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Black Philanthropy Month: Janice Jackson

During Black Philanthropy Month, we thought we’d take a moment to highlight not only one of our board members, but someone who’s made a huge impact on the future of education in Chicago. Former CEO of Chicago Public Schools Janice Jackson obviously played a role in shaping CPS during her time in their front office. Now,  she’s shifted gears to educational philanthropy with her nonprofit Hope Chicago, which made headlines earlier this year for funding scholarships for entire underserved high school classes. We talked with Jackson about the Black community’s relationship to philanthropy and her commitment to Chicago’s children through giving back. 

What does philanthropy mean to you?

Philanthropy is an important part of the social contract.  I believe that individuals who have more should find ways to support those who are less fortunate. My philosophy is that philanthropic dollars should reach those most proximate to the people that are being served. 

Why do you feel it’s important for the Black community to be involved in philanthropy? 

This is a great question, but first I have to dispel a huge myth related to Black philanthropy,  because it is a myth that Blacks are not involved in philanthropy in significant ways.  A study by The Urban Institute showed that black Americans give the largest share of their income to philanthropic causes compared to any other group.  Black giving is at 8% of income and has fluctuated higher during better economic times.  Giving by white Americans has remained constant at 2% of income levels.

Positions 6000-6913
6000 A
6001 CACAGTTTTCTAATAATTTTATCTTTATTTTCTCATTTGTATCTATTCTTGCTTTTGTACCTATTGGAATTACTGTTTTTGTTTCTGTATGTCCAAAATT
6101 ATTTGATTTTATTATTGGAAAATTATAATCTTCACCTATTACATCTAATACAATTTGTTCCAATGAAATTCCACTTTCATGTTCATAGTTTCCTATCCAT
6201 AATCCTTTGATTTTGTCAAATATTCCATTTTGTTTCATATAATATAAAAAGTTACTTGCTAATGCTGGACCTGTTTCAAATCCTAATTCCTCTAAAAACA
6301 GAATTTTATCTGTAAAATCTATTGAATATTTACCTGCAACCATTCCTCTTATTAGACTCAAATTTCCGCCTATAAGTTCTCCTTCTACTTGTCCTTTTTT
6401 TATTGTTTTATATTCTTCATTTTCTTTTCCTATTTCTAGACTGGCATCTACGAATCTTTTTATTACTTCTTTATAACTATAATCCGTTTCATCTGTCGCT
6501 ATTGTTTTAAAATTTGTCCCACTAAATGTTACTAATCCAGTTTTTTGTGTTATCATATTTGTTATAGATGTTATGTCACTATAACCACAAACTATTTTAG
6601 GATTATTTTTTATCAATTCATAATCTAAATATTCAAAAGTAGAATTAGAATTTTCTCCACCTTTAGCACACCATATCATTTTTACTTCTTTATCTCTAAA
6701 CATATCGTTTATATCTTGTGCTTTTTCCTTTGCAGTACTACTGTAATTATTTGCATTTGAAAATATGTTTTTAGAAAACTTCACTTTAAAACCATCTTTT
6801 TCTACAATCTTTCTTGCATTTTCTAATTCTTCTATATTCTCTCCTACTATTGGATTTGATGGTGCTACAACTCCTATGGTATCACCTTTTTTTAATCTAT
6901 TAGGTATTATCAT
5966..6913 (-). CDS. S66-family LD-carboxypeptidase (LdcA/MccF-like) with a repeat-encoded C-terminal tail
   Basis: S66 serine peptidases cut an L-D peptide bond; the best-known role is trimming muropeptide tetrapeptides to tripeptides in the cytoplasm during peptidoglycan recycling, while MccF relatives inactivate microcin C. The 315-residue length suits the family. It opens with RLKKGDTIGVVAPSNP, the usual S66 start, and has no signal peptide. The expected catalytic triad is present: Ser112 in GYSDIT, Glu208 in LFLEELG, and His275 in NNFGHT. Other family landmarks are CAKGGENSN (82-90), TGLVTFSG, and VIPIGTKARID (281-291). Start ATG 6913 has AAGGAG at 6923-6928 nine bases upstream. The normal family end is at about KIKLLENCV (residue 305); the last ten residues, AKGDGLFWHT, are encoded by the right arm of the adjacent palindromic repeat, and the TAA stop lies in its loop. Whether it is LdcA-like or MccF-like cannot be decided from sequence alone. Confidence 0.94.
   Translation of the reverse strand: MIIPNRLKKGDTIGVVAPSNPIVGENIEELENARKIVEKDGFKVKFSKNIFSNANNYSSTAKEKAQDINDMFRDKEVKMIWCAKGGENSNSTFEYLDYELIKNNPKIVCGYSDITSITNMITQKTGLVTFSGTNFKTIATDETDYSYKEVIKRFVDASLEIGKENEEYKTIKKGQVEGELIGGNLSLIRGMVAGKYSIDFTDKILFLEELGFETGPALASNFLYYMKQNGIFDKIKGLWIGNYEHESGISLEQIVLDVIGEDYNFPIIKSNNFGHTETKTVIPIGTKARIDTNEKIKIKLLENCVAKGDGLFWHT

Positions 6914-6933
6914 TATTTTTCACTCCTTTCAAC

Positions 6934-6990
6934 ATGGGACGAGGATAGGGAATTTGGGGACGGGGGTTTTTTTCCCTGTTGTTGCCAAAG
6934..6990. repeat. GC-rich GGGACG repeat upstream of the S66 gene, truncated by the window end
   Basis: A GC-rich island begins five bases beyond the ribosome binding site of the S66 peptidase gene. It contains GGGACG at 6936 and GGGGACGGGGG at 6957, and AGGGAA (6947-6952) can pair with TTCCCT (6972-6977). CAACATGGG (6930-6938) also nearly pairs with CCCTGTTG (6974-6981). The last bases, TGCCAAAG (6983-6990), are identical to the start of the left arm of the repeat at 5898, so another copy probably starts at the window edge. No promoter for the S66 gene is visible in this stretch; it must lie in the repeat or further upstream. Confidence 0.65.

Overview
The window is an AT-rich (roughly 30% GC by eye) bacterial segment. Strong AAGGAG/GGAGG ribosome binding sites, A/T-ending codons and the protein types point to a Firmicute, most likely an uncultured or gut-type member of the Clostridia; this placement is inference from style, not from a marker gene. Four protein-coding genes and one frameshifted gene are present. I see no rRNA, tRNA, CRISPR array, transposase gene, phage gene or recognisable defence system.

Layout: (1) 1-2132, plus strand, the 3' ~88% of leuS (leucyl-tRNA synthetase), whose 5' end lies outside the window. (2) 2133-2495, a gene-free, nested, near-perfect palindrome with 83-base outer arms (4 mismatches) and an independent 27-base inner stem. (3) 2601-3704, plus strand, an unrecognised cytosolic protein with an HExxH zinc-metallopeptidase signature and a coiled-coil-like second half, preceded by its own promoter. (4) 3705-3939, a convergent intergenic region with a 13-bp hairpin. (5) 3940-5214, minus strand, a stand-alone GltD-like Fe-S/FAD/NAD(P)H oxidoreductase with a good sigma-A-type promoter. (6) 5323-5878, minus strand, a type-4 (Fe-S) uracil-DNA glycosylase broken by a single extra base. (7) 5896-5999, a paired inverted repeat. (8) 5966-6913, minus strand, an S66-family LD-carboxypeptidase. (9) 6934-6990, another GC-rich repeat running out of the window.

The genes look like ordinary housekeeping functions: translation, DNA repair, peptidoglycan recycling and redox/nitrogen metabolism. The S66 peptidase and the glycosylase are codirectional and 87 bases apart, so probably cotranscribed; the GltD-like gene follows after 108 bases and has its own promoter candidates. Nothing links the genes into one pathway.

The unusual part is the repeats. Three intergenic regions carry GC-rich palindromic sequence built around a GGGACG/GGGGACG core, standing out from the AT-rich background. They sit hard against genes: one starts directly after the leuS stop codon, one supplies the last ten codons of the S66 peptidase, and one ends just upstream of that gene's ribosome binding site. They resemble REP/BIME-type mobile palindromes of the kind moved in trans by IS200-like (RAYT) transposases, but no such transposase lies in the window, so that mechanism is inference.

I think it is important that Black people continue the tradition that we’ve always had of supporting one another.  I also think this highlights the need for narrowing the wealth gap since we know that the more Blacks earn, the more likely Black communities will benefit. Most giving by black philanthropists is to higher ed, art, churches, and institutions serving Black communities.

Tell us about Hope Chicago. What has made you want to give back in this particular way, and what do you hope to do next with the organization? 

I believe Hope Chicago is the most transformational effort underway to address the wealth gap in Chicago.  We are ensuring that thousands of students and their parents/guardians have an opportunity to go to school and obtain a degree.  The research is clear that higher education is the best way to break cycles of generational poverty.  Through Hope Chicago, we intend to lift up families and whole communities.

What about ChicagoCAC keeps you engaged as a board member? 

ChicagoCAC provides a much-needed service to the community.  First and foremost, it protects children.  This is a cause near and dear to my heart.  Abuse is an area that people feel uncomfortable talking about, but the more things like this go unnoticed or are not talked about, the more the abuse persists. I also believe deeply in the leadership and staff at ChicagoCAC, and this is why I remain engaged with the organization. 

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